The Government then did something unprecedented: referring to the two-part BBC film, as a “propaganda piece”, the government ordered Twitter to take down more than 50 tweets linking to the documentary while YouTube was instructed to block any video uploads. The Government used emergency powers under its information technology laws to block the documentary and its clips from being shared on social media. The Union Ministry of Information and Broadcasting issued directions banning any clips from the episode being shared under legislation introduced in 2021 that allows for the “blocking of information in case of emergency”.
An adviser at the Ministry said the government had ordered Twitter and YouTube to take down dozens of accounts that had been airing clips of the documentary on the basis that it was “undermining the sovereignty and integrity of India” and “making unsubstantiated allegations”. The official tweeted, “Videos sharing BBC World hostile propaganda and anti-India garbage, disguised as ‘documentary’ on YouTube, and tweets sharing links to the BBC documentary have been blocked under India’s sovereign laws and rules.” The Committee to Protect Journalists said in a statement that, “The order flagrantly contradicts the country’s stated commitment to democratic ideals”.
The BBC in a statement strongly defended the making of the film. The documentary, it stated, was “rigorously researched according to highest editorial standards….The documentary series examines the tensions between India’s Hindu majority and Muslim minority and explores the politics of India’s PM Narendra Modi in relation to those tensions. This has been the source of considerable reporting and interest both in India and across the world in recent years.”
The BBC said that it used a “wide range of voices, witnesses and experts” for the film, including “responses from people in the BJP”. Saying that it was committed to highlighting important issues from around the world, the BBC asserted that, “we offered the Indian government a right to reply to the matters raised in the series – it declined to respond.”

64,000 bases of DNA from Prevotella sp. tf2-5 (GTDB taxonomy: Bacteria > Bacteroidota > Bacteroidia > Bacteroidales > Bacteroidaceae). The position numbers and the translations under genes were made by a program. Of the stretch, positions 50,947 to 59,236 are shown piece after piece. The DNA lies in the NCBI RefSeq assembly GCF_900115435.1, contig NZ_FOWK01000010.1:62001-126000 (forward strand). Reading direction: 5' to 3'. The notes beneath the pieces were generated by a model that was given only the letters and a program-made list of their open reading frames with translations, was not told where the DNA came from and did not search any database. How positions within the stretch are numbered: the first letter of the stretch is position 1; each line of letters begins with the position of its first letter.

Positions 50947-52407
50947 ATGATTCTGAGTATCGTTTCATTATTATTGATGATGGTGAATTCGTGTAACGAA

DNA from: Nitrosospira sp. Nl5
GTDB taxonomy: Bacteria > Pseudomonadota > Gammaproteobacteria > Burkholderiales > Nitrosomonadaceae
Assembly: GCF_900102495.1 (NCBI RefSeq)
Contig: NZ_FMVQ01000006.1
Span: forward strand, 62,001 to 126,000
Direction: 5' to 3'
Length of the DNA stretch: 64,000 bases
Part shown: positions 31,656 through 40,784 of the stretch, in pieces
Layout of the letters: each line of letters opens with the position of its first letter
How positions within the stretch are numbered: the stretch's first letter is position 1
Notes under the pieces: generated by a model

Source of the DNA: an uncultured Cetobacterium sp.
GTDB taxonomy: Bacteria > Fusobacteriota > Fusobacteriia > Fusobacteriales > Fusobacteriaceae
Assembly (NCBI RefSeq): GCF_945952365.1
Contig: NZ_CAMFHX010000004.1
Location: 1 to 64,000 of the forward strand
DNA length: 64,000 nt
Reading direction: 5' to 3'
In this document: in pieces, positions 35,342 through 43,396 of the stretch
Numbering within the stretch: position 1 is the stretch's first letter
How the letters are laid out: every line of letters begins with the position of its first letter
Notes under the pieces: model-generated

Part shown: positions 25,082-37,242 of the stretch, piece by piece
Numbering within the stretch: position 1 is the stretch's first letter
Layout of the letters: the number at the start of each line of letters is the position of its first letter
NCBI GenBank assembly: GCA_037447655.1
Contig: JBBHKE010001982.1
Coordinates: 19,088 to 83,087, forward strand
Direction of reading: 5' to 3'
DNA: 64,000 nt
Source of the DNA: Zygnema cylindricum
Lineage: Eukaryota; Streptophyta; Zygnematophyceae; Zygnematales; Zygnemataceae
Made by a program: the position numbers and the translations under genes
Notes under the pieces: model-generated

The screening of the documentary in the Jawaharlal Nehru University in Delhi -- one of India’s premier universities -- was disrupted by the authorities, who allegedly cut the power and internet lines to the office of the students’ union which had organised the event. Later media reports said stones were thrown at some students watching the film. Later students from the Jamia Millia Islamia were detained and prevented from screening the film. On 27 January, the Delhi Police detained 24 students from the Delhi University's Arts Faculty for planning to screen the controversial film. Screenings of the film are reported from other parts of the country, while opposition leaders, journalists and activists continue to share links to the BBC documentary on social media.
A veteran journalist, in a far-reaching interview to Karan Thapar of The Wire, strongly condemned this censorship. Whilst a US State Department official, referring to the ban on the film, said that the US supports free press around the world and that it is a matter of utmost importance to highlight democratic principles like freedom of ex
Apoorvanand, the well-known academician and activist who teaches at the Delhi University, has written a very perceptive analysis of the documentary and the crime against humanity which unfolded in 2002. Writing in The Wire (23 January) in an article titled ‘BBC Documentary on Gujarat 2002 Reminds Us That We Are Not Interested in Truth’, he says, “People in India can fight cases of property matters for 20 years but do not believe in fighting for justice when collective injustice is meted out.” He concludes his article saying:
Crimes should not be forgotten because more often than not, they tend to get repeated. Blood spilled on the roads must not be ignored and dishonoured. It has its own way of coming back to us, reminding us of our task as humans, as the poet Sahir Ludhianvi once wrote:
“The blood you wanted to confine to the slaughterhouse
Today has come flowing to the bylanes and markets
The blood itself gives us a clue about where the executioners dwell
Each drop emerges with a lamp on its palm…”
May every drop of blood that has been shed so far lead to the emergence of a lamp on one’s palm…May this raging controversy enlighten the people of India to walk on the path of truth, justice, non-violence, peace and love. Before it’s just too late!
(Cedric Prakash SJ is a human rights & peace activist/writer. Contact firstname.lastname@example.org)